Since 2011, more children from Gypsy, Roma and Traveller communities have been attending school, but the education experience for these pupils and their families needs to improve, according to Estyn.
Today’s report from the inspectorate highlights that over the last eight years the numbers of Gypsy, Roma and Traveller pupils have increased by almost 35% in secondary schools and by 41% in primary schools.
Many schools have raised awareness of Gypsy, Roma and Traveller culture and lifestyle in assemblies and celebratory days, but need to promote it more throughout the curriculum.
Meilyr Rowlands, Chief Inspector, says, “Children from Gypsy, Roma and Traveller communities are among our most vulnerable learners. They need the right support at school to help make the most of their talents, interest and abilities.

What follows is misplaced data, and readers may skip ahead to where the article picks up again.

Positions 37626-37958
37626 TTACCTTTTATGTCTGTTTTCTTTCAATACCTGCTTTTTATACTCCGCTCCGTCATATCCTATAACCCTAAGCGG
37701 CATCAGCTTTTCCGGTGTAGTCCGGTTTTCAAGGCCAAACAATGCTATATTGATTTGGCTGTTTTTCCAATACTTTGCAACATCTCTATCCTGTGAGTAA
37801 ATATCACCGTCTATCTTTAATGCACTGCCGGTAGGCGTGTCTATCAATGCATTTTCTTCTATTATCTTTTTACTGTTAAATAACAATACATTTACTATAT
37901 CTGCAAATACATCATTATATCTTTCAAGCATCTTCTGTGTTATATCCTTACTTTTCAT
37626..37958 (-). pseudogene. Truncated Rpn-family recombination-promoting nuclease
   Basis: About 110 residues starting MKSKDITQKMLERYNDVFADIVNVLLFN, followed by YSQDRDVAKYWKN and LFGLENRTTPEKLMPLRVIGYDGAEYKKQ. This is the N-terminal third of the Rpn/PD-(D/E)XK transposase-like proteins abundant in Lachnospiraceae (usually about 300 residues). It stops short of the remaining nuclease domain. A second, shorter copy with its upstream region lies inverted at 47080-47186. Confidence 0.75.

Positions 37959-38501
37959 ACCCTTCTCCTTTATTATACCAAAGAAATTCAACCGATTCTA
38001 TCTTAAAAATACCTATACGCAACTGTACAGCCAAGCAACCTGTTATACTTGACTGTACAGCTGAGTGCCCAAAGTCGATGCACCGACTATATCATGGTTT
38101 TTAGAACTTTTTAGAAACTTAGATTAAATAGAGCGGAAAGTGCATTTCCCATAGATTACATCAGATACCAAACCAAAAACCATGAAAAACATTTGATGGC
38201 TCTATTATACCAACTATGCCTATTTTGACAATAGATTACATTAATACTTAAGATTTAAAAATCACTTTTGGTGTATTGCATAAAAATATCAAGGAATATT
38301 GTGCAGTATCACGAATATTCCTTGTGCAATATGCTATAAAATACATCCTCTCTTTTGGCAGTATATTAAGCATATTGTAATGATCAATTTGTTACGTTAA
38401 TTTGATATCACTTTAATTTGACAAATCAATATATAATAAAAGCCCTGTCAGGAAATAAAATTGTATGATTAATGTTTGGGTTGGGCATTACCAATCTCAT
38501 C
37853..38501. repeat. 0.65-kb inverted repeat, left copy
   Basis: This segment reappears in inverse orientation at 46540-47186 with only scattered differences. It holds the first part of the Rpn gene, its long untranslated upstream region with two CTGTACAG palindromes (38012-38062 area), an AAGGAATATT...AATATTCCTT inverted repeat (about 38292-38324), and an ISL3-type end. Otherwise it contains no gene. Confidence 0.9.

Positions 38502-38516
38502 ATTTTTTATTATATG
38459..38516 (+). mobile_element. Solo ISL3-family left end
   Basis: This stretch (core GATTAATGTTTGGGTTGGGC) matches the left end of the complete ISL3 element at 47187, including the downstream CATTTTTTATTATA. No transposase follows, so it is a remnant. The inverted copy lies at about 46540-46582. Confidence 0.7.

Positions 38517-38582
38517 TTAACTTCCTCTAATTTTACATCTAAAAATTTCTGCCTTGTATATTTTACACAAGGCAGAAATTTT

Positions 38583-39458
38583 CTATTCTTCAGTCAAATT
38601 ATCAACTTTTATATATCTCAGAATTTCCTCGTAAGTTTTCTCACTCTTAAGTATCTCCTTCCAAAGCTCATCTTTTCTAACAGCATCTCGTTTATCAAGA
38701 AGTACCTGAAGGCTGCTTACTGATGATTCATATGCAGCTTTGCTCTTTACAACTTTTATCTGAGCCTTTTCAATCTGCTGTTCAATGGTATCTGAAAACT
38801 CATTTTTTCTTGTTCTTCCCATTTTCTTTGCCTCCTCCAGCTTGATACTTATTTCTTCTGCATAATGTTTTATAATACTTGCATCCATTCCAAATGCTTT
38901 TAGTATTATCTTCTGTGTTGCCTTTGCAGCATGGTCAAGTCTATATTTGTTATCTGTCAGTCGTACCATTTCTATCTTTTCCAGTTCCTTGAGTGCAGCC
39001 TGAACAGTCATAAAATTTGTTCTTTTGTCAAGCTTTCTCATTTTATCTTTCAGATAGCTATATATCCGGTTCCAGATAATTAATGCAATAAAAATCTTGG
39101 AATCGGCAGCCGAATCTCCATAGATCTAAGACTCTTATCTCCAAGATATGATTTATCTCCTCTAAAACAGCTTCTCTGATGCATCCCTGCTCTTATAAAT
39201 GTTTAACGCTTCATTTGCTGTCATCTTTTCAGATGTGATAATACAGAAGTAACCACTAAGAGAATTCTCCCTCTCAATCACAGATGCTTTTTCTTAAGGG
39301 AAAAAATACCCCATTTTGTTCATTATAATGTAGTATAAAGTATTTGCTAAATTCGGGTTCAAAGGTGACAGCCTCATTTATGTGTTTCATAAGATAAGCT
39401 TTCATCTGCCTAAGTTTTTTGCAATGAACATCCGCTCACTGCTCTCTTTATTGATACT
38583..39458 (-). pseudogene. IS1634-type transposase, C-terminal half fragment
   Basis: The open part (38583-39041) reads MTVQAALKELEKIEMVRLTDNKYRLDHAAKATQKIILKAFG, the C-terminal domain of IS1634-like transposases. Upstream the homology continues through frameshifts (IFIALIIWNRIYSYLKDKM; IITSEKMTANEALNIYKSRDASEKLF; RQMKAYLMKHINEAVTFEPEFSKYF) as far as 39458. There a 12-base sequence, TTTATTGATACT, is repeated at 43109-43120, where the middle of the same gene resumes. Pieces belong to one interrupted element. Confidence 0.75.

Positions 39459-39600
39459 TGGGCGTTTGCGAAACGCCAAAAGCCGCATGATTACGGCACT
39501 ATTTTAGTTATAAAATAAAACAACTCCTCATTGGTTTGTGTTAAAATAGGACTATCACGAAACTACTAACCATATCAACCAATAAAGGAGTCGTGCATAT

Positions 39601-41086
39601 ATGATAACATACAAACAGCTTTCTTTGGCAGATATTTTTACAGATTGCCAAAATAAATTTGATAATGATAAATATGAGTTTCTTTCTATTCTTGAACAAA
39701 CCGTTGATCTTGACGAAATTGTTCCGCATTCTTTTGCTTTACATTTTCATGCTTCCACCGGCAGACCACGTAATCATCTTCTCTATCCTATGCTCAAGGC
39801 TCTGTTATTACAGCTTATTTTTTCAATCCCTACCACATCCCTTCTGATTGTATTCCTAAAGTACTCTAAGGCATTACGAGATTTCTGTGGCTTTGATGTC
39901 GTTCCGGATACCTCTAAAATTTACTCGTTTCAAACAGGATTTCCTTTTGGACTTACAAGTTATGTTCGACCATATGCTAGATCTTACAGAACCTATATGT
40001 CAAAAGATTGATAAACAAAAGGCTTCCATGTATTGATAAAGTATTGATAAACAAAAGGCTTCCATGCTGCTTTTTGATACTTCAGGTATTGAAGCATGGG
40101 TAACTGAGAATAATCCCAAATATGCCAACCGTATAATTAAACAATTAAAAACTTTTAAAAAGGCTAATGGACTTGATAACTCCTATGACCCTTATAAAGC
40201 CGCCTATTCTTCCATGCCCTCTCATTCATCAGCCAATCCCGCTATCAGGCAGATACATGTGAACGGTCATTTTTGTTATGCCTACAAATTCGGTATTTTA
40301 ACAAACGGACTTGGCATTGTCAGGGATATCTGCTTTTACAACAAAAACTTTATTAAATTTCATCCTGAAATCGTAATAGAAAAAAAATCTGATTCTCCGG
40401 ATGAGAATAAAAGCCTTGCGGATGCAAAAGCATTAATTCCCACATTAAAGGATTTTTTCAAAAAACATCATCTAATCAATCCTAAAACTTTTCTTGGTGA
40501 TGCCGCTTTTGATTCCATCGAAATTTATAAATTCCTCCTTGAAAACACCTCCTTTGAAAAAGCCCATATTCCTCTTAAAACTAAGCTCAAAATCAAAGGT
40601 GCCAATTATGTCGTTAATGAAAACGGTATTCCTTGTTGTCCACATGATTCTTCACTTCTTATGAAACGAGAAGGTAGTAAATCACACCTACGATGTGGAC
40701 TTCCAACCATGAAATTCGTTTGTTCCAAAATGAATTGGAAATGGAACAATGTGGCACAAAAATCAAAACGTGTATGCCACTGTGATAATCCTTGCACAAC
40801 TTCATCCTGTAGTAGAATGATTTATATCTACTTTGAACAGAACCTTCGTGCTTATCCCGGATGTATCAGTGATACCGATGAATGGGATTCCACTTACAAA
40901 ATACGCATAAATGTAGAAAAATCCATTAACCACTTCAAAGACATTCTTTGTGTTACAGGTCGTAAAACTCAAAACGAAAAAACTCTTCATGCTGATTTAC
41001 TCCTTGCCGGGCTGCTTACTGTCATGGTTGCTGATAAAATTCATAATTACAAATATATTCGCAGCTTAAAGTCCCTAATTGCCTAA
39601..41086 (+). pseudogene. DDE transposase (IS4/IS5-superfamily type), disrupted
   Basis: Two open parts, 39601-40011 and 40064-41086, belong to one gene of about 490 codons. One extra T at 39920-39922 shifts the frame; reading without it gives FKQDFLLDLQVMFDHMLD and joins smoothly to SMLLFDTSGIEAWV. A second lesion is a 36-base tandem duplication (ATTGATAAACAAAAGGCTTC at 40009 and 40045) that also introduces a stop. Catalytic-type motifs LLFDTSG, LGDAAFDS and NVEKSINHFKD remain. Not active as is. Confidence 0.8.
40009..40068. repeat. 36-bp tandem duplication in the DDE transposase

“Only half of pupils from these communities continue into secondary education. Even though GCSE results have improved, Gypsy, Roma and Traveller pupils are still the lowest achievers of all ethnic groups.
“Schools need to ensure their anti-bullying policies take account of the specific needs of Gypsy, Roma and Traveller pupils, and evaluate their strategies for achievement, attendance and transition to help generate improvement.”
One case study in the report highlights how Cardiff Council worked closely with pupils and parents from Gypsy, Roma and Traveller communities to help them move from primary to secondary school. By arranging visits to their new school to help dispel any concerns and fears, the number of pupils transferring to Cardiff secondary schools increased from 50% in 2014 to 88% in 2017.